A Christmas Jelly or two!

Well not Jelly as we know it but Jelly in the sense of a fruit preserve.

Jelly is a clear or translucent fruit spread made from sweetened fruit (or vegetable) juice and set using naturally occurring pectin. 

Chutney, Confit, Conserves, Fruit butter, Fruit curd, Fruit spread, Jam, Jelly and Marmalade, all of these come under the general title of ‘Fruit Preserves’.

So here ‘s my masterclass on making a Christmas preserve with images!

Christmas Apple and Cinnamon Jelly
Ingredients: 3lb 30oz cooking apples diced, thinly paired rind of 1 lemon, 2in piece of ginger root crushed, 8in cinnamon stick, roughly broken plus extra if you wish, 1lb 2oz white granulated sugar per pint of juice.

2oz white granulated sugar per pint of juice. 

Method: Put the apples and 1 & 3/4 pints of water in a large preserving pan. Add lemon ring, ginger and cinnamon. Bring to boil, then cover pan and simmer for an hour or so until the apples are pulpy and squidgy. Spoon mixture into a jelly bag and allow top drip for about 6 hours. 

Measure the juice and weigh out the correct amount of sugar. Add the sugar and bring the mixture to a slow boil stirring until the sugar has dissolved. Increase the heat to a rolling boil, then take any scum (white in colour). 

Wash your jars and lids in warm soapy water then sterilise for about 20 minutes in the over on gas mark 4.  Then add the mixture with use of a funnel, seal and label…a voila!

The Victorians enjoyed their preserves and here some examples:

PEACH JELLY
Take fine juicy free-stone peaches, and pare and quarter them. Scald them in a very little water, drain and mash them, and squeeze the juice through a jelly-bag. To every pint of juice allow a pound of *loaf-sugar, and a few of the peach-kernels. Having broken up the kernels and boiled them by themselves for a quarter of an hour in just as much water as will cover them, strain off the kernel-water, and add it to the juice. Mix the juice with the sugar, and when it is melted, boil them together fifteen minutes, till it becomes a thick jelly. Skim it well when it boils. Try the jelly by taking a little in a spoon and holding it in the open air to see if it congeals. If you find, that after sufficient boiling, it still continues thin, you can make it congeal by stirring in an ounce or more of isinglass, dissolved and strained. When the jelly is done, put it into tumblers, and lay on the top double tissue paper cut exactly to fit the inside of the glass ; pressing it down with your fingers.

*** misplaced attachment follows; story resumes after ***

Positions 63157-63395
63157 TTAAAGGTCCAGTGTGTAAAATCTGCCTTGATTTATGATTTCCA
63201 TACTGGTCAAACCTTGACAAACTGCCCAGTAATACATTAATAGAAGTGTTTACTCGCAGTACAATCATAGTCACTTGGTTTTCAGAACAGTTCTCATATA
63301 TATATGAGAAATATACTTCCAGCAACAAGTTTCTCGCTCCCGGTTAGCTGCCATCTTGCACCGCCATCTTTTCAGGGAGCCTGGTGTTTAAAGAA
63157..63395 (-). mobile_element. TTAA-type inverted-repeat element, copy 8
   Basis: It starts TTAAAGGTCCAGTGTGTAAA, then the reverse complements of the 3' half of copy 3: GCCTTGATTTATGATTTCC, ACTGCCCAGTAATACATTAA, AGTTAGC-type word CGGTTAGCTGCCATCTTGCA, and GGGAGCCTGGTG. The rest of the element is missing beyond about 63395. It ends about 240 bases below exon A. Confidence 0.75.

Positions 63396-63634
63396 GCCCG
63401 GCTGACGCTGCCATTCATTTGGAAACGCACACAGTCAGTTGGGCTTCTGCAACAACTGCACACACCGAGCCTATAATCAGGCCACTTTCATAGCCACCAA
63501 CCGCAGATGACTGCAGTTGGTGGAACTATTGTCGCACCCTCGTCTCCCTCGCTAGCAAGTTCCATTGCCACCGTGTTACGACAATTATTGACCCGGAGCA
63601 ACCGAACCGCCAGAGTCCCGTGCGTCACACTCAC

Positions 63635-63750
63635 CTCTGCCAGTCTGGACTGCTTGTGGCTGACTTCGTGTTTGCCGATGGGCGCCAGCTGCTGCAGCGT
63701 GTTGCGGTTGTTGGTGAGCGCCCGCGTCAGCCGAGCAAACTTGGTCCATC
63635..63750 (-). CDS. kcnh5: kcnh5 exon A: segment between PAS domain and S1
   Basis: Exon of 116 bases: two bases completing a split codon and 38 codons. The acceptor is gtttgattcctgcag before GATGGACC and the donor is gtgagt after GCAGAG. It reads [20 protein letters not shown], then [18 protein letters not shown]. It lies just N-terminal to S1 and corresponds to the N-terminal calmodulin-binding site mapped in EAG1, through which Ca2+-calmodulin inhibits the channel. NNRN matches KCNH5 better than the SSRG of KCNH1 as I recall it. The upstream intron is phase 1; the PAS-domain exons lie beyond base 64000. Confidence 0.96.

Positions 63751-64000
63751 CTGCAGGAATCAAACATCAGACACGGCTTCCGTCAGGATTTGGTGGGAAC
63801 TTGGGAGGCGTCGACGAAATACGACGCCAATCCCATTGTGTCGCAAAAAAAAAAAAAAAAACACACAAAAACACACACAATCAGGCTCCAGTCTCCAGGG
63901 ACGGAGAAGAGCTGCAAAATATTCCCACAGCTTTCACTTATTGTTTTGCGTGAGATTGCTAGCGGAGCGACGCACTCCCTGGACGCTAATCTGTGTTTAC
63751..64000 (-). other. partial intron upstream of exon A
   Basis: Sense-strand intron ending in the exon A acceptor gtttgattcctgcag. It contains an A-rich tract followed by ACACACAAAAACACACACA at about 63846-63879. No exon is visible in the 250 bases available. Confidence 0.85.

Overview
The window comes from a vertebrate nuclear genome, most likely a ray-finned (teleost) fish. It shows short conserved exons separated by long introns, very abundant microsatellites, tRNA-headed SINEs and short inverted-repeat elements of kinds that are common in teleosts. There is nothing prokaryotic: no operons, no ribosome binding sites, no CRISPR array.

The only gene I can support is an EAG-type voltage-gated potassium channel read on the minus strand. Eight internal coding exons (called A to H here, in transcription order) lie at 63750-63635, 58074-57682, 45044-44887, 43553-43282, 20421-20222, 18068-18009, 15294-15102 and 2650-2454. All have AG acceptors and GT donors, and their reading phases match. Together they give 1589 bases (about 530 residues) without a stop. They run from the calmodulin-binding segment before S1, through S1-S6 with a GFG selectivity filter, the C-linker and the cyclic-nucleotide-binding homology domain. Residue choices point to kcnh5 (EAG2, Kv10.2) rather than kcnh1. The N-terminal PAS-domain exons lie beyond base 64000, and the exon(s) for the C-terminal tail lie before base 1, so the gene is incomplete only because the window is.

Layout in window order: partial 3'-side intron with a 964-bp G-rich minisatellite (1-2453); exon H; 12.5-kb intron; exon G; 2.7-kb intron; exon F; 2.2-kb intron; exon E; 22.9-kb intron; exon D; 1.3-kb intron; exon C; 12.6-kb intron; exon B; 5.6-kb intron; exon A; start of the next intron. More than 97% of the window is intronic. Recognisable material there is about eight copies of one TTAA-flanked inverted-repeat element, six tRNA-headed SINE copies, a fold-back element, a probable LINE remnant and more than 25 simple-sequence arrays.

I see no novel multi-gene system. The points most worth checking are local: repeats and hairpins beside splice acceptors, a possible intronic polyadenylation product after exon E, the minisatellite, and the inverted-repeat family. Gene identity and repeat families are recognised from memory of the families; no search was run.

You may make plum jelly in the same manner, allowing a pound and a half of sugar to a pint of juice. Directions For Cookery Being A System Of The Art 1837

*A sugarloaf was the traditional form in which refined sugar was produced and sold until the late 19th century when granulated and cube sugars were introduced.

RASPBERRY JAM
Take fine raspberries that are perfectly ripe. Weigh them, and to each pound of fruit allow three quarters of a pound of fine loaf-sugar. Mash the raspberries, and break up the sugar. Then mix them together, and put them into a preserving kettle over a good fire. Stir them frequently and skim them. The jam will be done in half an hour. Put it warm into glasses, and lay on the top a white paper cut exactly to fit the inside, and dipped in brandy. Then tie on another cover of very thick white paper. Make blackberry jam in the same manner. Directions For Cookery Being A System Of The Art 1837

Apple Jam
Ingredients: 3lbs 30z cooking apples, 2lbs 2oz  sugar, 2 lemons, juice and grated zest

Peel the apples, core and slice them very thin, and be particular that they are all the same sort. Put them into a jar, stand this in a saucepan of boiling water, and let the apples stew until quite tender. Put the apples into a preserving-pan, crush the sugar to small lumps, and add it, with the grated lemon-rind and juice, to the apples. Simmer these for 30 minutes, reckoning from the time the jam begins to simmer properly; remove the scum as it rises, and when the jam is done, put it into pots for use. Mrs Beetons Book of Household Management 1861

 

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